When it comes to attracting – and retaining – the top talent within an industry, your employer brand is hugely important. But while we have all heard the term ‘employer brand’ and we all know we should be spending more time on it, how many of us actually know what to do and how many of us realise that in neglecting it, we could be letting our recruitment process down?
In a nutshell, your employer brand refers to how your organisation is perceived within the recruitment market. It is defined as a series of values, USPs and visual elements that position an entity within the viewer’s mind, whether favourably, or unfavourably. Some of the most popular consumer brands in the world also have excellent employer brands, which means that talented candidates are queuing up to work for them. Brands that prove popular with job seekers are not always the biggest, but they are clever at positioning themselves well and blending their offer to appeal to their target group. For example, some companies have a reputation for providing excellent career prospects and others offer higher-than-average salaries. Some have ‘glamour’ or a certain beneficial cachet, while others are known for their innovative, supportive and creative working environments and overall approach to employee engagement.
Positioning your company
The success of your employer brand is generally be measured by the quality and quantity of experienced and qualified candidates applying for roles at your company. If you are finding it difficult to attract high-calibre candidates, then it is certainly worth investing in your branding endeavours. Not only will this improve the quality of your candidate flow, but it will also boost your PR and marketing too by positioning your organisation as a great place to work. Developing your employer brand works in largely the same way as developing your market presence. If you are fortunate enough to have an in-house marketing team, this can be a great asset in the process, or alternatively, you could use an external brand consultant to drive your leadership team through the process and engage the right stakeholders throughout the process. Whichever option you choose, you will need to bear in mind a specific set of factors.
1. Identify your strengths and focus on them
In essence, you are selling your brand to candidates. Improving reputation can sometimes be easier for bigger employers, but even if you are a small business, you can compete to attract the best candidates through clear messaging, a tightly defined offer and great communication. Remember that candidates are generally attracted to either a company or the role itself – so if your company brand will struggle to be recognised in the market, concentrate on offering excellent roles, career progression, working environment and packages. Once you have identified your strength, play to it!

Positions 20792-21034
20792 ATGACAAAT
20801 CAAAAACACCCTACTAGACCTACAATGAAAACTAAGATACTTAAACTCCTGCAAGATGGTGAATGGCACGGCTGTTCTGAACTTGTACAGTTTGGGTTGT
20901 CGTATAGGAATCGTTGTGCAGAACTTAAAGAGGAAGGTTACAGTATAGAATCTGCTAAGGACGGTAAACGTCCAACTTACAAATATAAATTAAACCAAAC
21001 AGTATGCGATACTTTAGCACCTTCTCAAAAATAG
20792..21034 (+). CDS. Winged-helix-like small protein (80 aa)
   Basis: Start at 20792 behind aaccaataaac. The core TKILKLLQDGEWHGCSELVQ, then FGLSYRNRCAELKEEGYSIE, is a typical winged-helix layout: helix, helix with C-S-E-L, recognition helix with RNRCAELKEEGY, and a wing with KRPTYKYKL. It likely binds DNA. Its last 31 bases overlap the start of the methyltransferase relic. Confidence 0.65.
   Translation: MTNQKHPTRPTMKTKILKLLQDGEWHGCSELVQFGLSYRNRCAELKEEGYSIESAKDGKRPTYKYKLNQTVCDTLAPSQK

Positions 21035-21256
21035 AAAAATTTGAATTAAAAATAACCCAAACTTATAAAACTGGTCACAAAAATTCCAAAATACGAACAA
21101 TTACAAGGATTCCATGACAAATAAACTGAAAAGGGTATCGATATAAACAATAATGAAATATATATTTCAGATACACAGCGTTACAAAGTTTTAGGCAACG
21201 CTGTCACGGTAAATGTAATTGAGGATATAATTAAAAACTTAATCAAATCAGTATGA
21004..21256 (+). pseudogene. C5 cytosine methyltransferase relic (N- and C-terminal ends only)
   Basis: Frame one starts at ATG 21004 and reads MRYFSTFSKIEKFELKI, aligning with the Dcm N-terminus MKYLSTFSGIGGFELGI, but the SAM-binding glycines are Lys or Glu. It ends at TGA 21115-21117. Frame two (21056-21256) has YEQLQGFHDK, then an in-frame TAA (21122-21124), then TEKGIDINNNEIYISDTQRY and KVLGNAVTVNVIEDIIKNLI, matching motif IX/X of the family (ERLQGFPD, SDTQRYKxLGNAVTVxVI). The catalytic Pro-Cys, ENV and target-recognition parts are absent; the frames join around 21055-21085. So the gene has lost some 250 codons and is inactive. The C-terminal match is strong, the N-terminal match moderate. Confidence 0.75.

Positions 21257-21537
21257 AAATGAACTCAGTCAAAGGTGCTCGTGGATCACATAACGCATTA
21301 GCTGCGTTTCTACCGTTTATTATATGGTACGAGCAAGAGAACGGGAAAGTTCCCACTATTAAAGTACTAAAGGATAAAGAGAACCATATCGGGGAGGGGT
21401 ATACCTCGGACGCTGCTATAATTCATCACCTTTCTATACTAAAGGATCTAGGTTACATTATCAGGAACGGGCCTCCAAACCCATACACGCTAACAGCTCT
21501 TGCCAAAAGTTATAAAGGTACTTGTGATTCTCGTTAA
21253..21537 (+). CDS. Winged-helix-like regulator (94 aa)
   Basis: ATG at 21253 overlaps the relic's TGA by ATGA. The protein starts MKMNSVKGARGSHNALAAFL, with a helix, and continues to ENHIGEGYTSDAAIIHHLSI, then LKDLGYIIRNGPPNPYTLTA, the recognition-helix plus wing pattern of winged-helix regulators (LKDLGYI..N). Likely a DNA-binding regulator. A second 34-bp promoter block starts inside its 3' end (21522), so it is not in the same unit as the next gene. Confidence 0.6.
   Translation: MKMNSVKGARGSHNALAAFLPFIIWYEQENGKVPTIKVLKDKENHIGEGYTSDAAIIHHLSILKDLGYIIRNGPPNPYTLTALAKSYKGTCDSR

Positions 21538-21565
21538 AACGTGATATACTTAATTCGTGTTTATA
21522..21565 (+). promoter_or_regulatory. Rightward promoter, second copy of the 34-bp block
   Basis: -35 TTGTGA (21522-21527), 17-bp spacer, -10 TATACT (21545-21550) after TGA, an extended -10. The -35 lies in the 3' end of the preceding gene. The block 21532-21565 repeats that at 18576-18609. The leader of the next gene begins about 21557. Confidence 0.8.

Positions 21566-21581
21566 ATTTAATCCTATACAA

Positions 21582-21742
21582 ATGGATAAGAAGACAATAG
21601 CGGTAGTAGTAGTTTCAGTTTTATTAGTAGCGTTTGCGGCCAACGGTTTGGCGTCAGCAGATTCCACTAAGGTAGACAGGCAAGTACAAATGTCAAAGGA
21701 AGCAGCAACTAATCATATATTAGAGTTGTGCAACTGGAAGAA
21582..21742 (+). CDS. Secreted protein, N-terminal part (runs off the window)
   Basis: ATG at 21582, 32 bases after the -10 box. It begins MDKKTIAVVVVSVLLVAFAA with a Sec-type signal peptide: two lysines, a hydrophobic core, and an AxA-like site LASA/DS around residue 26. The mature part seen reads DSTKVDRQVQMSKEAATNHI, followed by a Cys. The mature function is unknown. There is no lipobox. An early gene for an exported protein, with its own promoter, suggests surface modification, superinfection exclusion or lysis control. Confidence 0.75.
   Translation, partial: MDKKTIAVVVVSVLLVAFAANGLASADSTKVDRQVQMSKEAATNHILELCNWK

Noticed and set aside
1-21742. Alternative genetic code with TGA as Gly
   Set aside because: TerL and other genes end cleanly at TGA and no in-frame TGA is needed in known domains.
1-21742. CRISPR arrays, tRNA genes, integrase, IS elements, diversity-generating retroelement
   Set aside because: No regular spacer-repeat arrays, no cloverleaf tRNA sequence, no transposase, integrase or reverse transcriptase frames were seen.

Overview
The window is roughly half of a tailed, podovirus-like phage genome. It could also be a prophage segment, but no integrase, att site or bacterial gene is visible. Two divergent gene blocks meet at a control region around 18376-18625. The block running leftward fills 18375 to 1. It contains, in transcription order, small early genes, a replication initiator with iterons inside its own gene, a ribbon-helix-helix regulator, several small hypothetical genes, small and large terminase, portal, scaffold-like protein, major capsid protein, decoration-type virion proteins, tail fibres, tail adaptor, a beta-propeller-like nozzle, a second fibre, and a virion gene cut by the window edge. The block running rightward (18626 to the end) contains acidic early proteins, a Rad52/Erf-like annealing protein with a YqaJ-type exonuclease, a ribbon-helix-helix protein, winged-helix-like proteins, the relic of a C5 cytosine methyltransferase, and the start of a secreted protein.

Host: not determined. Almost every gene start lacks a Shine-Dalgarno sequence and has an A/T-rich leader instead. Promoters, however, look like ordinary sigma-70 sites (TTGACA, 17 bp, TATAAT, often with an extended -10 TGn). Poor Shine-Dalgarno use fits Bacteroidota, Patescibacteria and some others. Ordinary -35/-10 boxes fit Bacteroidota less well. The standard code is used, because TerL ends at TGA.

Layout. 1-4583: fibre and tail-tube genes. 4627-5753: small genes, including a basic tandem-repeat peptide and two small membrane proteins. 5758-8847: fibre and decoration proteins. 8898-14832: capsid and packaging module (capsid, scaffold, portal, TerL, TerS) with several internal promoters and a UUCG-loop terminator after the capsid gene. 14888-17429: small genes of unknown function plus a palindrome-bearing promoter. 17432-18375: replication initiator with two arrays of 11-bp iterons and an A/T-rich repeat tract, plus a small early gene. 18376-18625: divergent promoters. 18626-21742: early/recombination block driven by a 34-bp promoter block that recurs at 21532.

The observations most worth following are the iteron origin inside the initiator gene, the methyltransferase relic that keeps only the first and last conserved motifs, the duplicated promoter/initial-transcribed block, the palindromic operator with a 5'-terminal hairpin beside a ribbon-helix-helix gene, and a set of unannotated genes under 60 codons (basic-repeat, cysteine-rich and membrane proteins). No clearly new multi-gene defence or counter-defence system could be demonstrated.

2. Know your candidates!
You want your brand to appeal to a range of target audiences, considering factors such as varying ambitions, backgrounds, cultures and values. Do bear in mind that the messaging used to appeal to a high-flying graduate will be different to that used to attract a mid-career experienced worker in a specialist field. Take care to use the correct language and tailor your offer accordingly. Think about who you are trying to attract into your company and consider what would be important to them when making a decision about where to work. Essentially, you will be anticipating your ideal candidate’s wants, needs and desires in exactly the same way as your marketing activity does for customers – you then position your offer accordingly.
3. Remember you are being judged
First impressions count; whether they are potential candidates or existing clients, you must always be prepared to make a great one. So stay on top of your game and really invest in your recruitment process. Work with your HR department and recruitment partner to firm up processes, communication touch points and branded materials. Invest in digital technologies for job seekers, such as ‘work for us’ and career sections of your website and include testimonials from existing staff. The recruitment stage really is vital and it is well worth working with an experienced recruitment partner to ensure that you are working to best practices. Each stage of the recruitment process will build a powerful judgement in the candidate’s mind, for good or bad reasons. Consider how you will advertise your roles and with which channels and how you respond to applicants. Finding the best place to advertise your vacancies can be both expensive and time consuming so it is worth considering a Talent Attraction Platform such as JobsTheWord, which utilises technology to discover talent and spot key trends in your specific industry.
4. Plan, plan, plan
Once you have sourced the candidates, you must then consider how you will interview – how many people, where and in how many stages, and how you will deal with testing and assessment. If you ensure there are defined processes for communication in place during this phase, the process will be far smoother. You should take a planned approach when it comes to dealing with both successful and unsuccessful candidates.
Remember that good branding is even more essential in challenging economic times to give you that all-important edge in the competitive recruitment market and bring the best talent into your business. So focus on your employer brand, deliver a co-ordinated strategy and witness the benefits.